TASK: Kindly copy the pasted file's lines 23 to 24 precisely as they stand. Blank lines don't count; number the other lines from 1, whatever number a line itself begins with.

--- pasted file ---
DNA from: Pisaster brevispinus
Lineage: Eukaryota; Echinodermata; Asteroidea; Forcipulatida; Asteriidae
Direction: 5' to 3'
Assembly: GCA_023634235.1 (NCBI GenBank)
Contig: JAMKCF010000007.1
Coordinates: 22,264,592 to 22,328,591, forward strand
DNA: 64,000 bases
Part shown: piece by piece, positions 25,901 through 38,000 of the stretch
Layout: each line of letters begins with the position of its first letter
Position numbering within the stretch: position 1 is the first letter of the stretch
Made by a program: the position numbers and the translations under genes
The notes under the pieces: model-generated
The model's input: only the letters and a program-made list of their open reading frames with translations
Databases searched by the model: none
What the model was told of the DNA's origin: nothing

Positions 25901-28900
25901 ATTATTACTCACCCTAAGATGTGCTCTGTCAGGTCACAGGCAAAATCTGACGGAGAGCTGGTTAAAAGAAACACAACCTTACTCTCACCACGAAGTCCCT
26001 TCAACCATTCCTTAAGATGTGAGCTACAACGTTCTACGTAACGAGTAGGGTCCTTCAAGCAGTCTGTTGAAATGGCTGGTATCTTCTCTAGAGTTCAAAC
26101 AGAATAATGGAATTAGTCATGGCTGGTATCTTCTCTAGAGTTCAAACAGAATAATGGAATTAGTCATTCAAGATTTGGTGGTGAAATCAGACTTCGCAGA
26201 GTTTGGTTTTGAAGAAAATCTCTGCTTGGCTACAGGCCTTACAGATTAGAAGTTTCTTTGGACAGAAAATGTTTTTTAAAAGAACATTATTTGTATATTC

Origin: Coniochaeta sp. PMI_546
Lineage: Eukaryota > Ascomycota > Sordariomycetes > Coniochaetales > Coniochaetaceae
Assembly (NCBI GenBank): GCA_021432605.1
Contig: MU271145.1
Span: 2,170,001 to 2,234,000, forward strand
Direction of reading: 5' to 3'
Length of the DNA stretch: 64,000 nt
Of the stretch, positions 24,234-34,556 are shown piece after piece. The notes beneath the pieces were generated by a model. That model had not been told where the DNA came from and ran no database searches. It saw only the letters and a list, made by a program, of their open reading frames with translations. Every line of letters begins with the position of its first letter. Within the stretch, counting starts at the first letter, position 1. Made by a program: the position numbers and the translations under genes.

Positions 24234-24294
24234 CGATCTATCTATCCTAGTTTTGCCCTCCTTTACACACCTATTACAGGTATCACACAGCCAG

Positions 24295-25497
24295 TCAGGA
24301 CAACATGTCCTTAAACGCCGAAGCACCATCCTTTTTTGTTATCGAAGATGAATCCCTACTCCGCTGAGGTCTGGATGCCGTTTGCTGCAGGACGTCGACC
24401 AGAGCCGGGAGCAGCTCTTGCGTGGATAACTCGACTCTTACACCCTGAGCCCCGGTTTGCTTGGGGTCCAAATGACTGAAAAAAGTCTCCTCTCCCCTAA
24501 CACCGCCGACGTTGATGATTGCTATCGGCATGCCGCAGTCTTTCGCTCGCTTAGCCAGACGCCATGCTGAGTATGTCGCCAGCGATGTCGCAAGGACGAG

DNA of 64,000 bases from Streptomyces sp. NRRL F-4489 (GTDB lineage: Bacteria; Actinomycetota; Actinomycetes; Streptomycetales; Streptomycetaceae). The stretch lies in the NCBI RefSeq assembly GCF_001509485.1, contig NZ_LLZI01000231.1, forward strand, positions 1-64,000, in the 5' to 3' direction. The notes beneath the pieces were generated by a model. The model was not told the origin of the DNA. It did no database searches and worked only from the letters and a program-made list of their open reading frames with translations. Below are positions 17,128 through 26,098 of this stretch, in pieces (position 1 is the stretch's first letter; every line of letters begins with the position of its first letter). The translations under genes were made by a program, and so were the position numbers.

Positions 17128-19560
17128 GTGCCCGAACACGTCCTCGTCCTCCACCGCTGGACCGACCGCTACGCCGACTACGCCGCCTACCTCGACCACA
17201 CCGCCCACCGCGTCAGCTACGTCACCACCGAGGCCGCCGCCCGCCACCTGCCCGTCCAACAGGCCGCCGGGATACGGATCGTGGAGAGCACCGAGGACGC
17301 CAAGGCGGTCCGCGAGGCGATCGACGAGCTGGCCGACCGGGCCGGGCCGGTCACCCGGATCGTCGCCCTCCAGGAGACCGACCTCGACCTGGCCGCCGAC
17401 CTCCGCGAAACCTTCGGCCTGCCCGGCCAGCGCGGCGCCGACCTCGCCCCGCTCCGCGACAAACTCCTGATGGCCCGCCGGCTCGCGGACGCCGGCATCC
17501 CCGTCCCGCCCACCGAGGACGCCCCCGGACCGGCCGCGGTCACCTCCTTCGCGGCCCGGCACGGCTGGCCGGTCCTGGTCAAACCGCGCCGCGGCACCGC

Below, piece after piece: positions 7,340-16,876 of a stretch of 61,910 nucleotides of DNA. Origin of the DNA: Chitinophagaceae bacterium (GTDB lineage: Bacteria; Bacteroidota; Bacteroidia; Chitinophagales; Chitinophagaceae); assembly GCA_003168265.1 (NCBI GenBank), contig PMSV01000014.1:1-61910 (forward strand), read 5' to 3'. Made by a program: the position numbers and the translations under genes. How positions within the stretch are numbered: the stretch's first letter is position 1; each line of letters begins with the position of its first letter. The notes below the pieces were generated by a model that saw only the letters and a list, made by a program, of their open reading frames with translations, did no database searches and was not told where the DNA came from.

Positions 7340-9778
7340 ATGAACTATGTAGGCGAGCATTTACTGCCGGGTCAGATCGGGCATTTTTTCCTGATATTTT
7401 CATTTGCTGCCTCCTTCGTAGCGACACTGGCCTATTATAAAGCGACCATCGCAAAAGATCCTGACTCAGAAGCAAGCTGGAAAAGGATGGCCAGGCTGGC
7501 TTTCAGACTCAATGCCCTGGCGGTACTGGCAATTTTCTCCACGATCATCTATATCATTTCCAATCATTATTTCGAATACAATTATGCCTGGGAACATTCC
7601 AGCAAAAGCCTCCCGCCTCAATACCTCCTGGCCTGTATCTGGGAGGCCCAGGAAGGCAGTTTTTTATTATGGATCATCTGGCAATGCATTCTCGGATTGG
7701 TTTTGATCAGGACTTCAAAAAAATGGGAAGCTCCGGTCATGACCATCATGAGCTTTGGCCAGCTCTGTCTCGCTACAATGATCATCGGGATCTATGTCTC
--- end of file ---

Assembly (NCBI GenBank): GCA_021432605.1
Contig: MU271145.1